The Hobbesian View, Agriculture and the Rise of the State

When most people think of "humans in a state of nature," or what we are calling hunter-gatherers, they immediately think of Thomas Hobbes and the famous (or infamous) notion that people existed in "...continual fear, and danger of violent death: and the life of man, solitary, poor, nasty, brutish and short." The idea was that hunter-gatherers (hgs) had to spend all of their waking lives in the search for scarce food resources, living on the edge of extinction in chronic sickness and unyielding hunger.

          So, the logical inference to be made is that it was natural and relieving for them to desire to settle down in permanent, sedentary villages. What they needed was a system for planting crops. However, by and large it is thought that hgs did not understand the natural cycles of flora, so they were helpless to do so. Until one day, some genius came along and realized that when you drop seeds in a hole, in a little while you get plants. Voila! Settlement became possible, and it was undoubtedly a step forward in every way. People now could refrain from always moving great distances in search of game, and their newfound leisure time enabled them to think, which in turn led to rapid advances in technology and therefore food surpluses, which enabled specialization into classes of artisans, priests and rulers. The foregoing is how most people historically, and even today, have considered the issue.

          The first flaw in this theory is the assumption that life for our distant ancestors was exceptionally difficult -- that it was nasty, brutish and short. Archaeological evidence from the Upper Paleolithic -- about 30,000 BCE to 10,000 BCE -- makes it very clear that people at the time had a very high degree of comfort and security, flatly contradicting Hobbes' assumptions. These people were masters of fracturing, chipping and shaping crystalline rocks, which was the basis of their technology. As a matter of fact, their "laurel leaf" knives, eleven inches long and only four-tenths of an inch thick, have still not been duplicated by modern technology. They created, with stone awls and incising tools called burins, magnificent barbed bone and antler harpoon points, antler throwing boards for spears, and fine bone needles used to fashion animal-skin clothing (Harris 1977). It's rather ridiculous to imagine that, with such intricate knowledge, hgs had no idea how to plant seeds!

          It would seem that forgoing the use of agriculture is not done out of lack of knowledge, but rather convenience. More nutritious harvests were made by collecting; there was no need for them to plant crops -- it wouldn't have made any sense. Hunter-gatherers exhibited all of the knowledge of how to make agriculture work -- they simply choose not to initiate it. The Shoshoni and Paiute were known to return to the same stands of wild grains and tubers, and even to weed and water them. Many hgs used fire to promote the growth of favored plants and to retard the growth of trees and weeds (Harris 1977).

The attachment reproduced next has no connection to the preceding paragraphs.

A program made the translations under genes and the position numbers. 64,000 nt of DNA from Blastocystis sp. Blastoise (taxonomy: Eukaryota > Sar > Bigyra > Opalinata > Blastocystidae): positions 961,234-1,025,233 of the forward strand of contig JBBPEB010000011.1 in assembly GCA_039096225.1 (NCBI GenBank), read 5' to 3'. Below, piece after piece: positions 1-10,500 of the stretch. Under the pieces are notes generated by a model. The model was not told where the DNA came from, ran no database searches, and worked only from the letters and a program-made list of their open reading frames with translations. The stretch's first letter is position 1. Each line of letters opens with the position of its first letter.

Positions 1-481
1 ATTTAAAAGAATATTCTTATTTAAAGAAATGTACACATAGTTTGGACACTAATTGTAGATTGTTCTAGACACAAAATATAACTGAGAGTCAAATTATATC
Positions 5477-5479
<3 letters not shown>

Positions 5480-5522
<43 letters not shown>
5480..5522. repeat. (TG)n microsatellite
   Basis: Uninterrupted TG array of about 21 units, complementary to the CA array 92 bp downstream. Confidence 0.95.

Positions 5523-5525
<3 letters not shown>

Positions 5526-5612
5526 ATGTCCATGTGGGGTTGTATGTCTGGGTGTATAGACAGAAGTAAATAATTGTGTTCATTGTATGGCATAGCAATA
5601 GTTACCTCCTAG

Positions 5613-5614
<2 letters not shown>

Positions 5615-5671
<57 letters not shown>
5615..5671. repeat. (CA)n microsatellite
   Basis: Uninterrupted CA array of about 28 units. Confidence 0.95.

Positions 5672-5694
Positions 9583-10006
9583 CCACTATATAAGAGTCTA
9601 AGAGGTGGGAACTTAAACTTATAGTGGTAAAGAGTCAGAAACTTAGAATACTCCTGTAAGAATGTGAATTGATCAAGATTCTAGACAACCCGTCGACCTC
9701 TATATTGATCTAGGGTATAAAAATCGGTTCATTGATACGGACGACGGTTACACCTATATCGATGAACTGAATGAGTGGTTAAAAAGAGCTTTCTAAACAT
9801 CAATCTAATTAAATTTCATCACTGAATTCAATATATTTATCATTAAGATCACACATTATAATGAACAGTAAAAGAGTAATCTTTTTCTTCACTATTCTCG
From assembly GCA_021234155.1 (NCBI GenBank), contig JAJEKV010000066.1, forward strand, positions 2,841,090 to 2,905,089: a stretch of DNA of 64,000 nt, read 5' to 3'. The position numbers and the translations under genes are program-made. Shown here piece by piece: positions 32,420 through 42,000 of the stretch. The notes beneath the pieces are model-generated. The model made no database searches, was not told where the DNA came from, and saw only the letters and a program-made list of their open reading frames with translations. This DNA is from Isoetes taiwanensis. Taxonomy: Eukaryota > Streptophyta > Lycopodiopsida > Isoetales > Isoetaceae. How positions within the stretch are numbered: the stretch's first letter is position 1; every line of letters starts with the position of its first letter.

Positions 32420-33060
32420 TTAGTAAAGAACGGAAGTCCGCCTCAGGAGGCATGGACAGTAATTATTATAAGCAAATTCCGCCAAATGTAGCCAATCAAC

As already mentioned, hgs had satisfactory technology and lived well, even without agriculture. In southern Russia, archaeologists have found an animal-skin dwelling set in a shallow pit forty feet long and twelve feet wide. Over 20,000 years ago, winter dwellings with floor plans twenty feet in diameter were in use in what is now the Czech Republic. "With rich furs for rugs and beds, as well as plenty of dried animal dung or fat-laden bones for the hearth, such dwellings can provide a quality of shelter superior in many respects to contemporary inner-city apartments (Harris 1977)."

          The notion that hgs were starving is also completely false. Vast quantities of animal bones have been found at kill sites dating to the Paleolithic. Sites with the skeletons of over a thousand mammoth, and 10,000 wild horses, have been found. The hunters' bones themselves indicate that they were quite well-nourished. And man's caloric tasks did not overwhelm his schedule. Not only did hgs not have to work around the clock for food, and not only were they well-fed, but they had ample leisure time, to boot. Richard Lee, in working with the !Kung Bushmen who live in the Kalahari desert, a place one doesn't think of as lush, found that less than three hours per adult per day is necessary to procure a diet rich in proteins and other essential nutrients (1968).

          For purposes of comparison, the Machiguenga, simple horticulturalists of the Peruvian Amazon, spend a little more than three hours per day per adult and get less animal protein than the Bushmen. In eastern Java, where modern peasants grow rice, on average forty-four hours of farm work is done per week, and the Javanese peasants eat virtually no animal proteins. American farmers, who work fifty to sixty hour work weeks, eat very well but have virtually no leisure time (Harris 1977). So one can see, the common appraisal of the transition from hunting and gathering to agriculture is a bit more complex than is often thought. The development of farming led to more work on a per capita basis, not less. The invention or knowledge of agriculture is not the issue; what is of significance is its acceptance. Motivation, not knowledge of techniques, is the central point here (Berman 2000). The reality is that the truth stands Hobbes on his head.